Techno is one of the most prominent sounds in electronic music today. The sound has spread its pulsating rhythms into clubs around the globe and techno artists are booked to play at the world's biggest dance music festivals. Are you curious to learn about the innovators who created Detroit techno, a sound that would touch so many? Read on to discover the history of the Belleville Three, three friends from Detroit who started out as keen producers and invented techno in the process.
Juan Atkins, Derrick May and Kevin Saunderson are the musicians who make up The Belleville Three. These three producers have known each other for many years and recently launched themselves as a group under the name The Belleville Three. They were all born in Detroit, but the young men met in school in Belleville, a town 30 miles from Detroit. The teens shared a common interest in musical acts like Kraftwerk, Parliament and the B-52's. Juan Atkins was the first to purchase a synthesizer and later taught the other two how to DJ. Atkins and May began to DJ in Detroit clubs under then name Deep Space Soundworks. By 1981, Detroit radio personality The Electrifying Mojo was playing mixes that the three had recorded.
The city and culture of Detroit had a profound influence on the three producers. Early compositions suggested the boys had a fascination with the future and machines. Atkins began to produce music and formed a group called Cybotron; their first single “Alleys of Your Mind” sold 15,000 copies on their independent Deep Space label in 1981. Shortly after, Atkins recorded a solo project under the name Model 500. Model 500's hit single “No UFOs” was released on his own independent label, Metroplex. Other artists including Eddie Fowlkes, Derrick May and Kevin Saunderson released on Metroplex, helping to shape the sound of Detroit Techno. Inspired by the success of Metroplex, Derrick May formed his own label Transmat, which began as a sublabel imprint of Metroplex. Kevin Saunderson formed KMS, which was named after the initials in his name.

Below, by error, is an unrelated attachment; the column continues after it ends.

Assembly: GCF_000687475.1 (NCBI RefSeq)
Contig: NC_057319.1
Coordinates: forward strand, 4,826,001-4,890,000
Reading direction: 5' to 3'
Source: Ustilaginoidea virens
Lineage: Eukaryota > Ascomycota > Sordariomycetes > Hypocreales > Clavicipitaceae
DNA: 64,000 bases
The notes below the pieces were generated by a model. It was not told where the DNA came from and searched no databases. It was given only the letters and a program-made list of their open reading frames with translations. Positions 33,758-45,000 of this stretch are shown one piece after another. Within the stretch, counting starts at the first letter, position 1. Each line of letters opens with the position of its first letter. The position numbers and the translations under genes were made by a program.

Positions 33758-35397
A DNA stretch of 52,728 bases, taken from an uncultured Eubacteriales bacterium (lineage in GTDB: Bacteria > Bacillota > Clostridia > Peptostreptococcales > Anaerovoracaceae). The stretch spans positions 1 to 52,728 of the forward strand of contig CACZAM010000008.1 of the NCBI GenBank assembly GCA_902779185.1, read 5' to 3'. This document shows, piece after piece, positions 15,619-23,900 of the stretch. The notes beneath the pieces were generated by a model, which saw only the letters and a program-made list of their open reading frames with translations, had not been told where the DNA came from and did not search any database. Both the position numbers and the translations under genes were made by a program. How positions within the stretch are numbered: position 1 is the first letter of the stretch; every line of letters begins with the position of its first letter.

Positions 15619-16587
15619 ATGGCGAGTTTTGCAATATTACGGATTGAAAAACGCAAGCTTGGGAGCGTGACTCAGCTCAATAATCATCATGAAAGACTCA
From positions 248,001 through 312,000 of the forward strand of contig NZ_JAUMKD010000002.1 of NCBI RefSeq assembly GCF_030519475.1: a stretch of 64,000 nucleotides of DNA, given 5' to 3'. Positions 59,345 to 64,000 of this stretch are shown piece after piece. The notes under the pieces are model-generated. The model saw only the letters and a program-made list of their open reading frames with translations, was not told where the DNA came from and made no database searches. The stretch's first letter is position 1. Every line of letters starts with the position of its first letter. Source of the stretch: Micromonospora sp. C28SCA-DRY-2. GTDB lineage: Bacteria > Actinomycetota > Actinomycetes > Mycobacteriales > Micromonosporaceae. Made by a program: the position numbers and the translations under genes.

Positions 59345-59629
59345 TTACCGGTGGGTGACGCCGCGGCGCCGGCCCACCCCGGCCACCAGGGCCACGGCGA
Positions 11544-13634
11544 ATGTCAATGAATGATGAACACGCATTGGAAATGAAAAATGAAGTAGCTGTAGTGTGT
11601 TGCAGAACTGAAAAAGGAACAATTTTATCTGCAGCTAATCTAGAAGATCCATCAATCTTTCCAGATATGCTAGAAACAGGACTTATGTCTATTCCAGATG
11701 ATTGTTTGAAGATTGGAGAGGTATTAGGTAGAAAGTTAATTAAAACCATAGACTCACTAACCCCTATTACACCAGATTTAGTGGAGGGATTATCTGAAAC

Model 500 – No UFO's
The three men continued to work on different solo projects under a variety of monikers. Under the name Rhythim is Rhythim, Derrick May released the seminal “Strings of Life”. Kevin Saunderson achieved commercial success working together with vocalist Paris Grey as Inner City. Together the duo released singles such as “Big Fun” “Good Life” and “Whatcha Gonna Do With My Lovin” that pushed techno's reach beyond underground Detroit venues and onto the US and UK Billboard dance charts. The Belleville Three began a club in Detroit called the Music Institute, which helped to inspire the second wave of Detroit techno producers. The Music Institute offered Detroit artists like Blake Baxter and Eddie “Flashin” Fowlkes a platform for performance and exposure to a growing audience.
In 1988, music entrepreneur Neil Rushton approached Juan Atkins, Derrick May and Kevin Saunderson about licensing their music in the UK. The three agreed to the deal and to separate the musical movement from house music that was emerging from Chicago, they chose the name 'techno' for their signature style. The term originated from early Cybotron days; Atkins' group had released a single called 'Techno City' that helped to define the sound.
The first time The Belleville Three re-united and played as a group with this moniker was at Awakenings 2010. Since then, they've decided to focus more energy on the group and can frequently be seen performing at clubs and festivals across the globe. The Belleville Three are musical pioneers who invented a fresh new sound that continues to inspire DJs, producers and fans around the world. It's worth digging in the crates to find the records these producers created that defined Detroit Techno.
Belleville 3: Kevin Saunderson & Derrick May & Juan Atkins @ Awakenings Festival 2010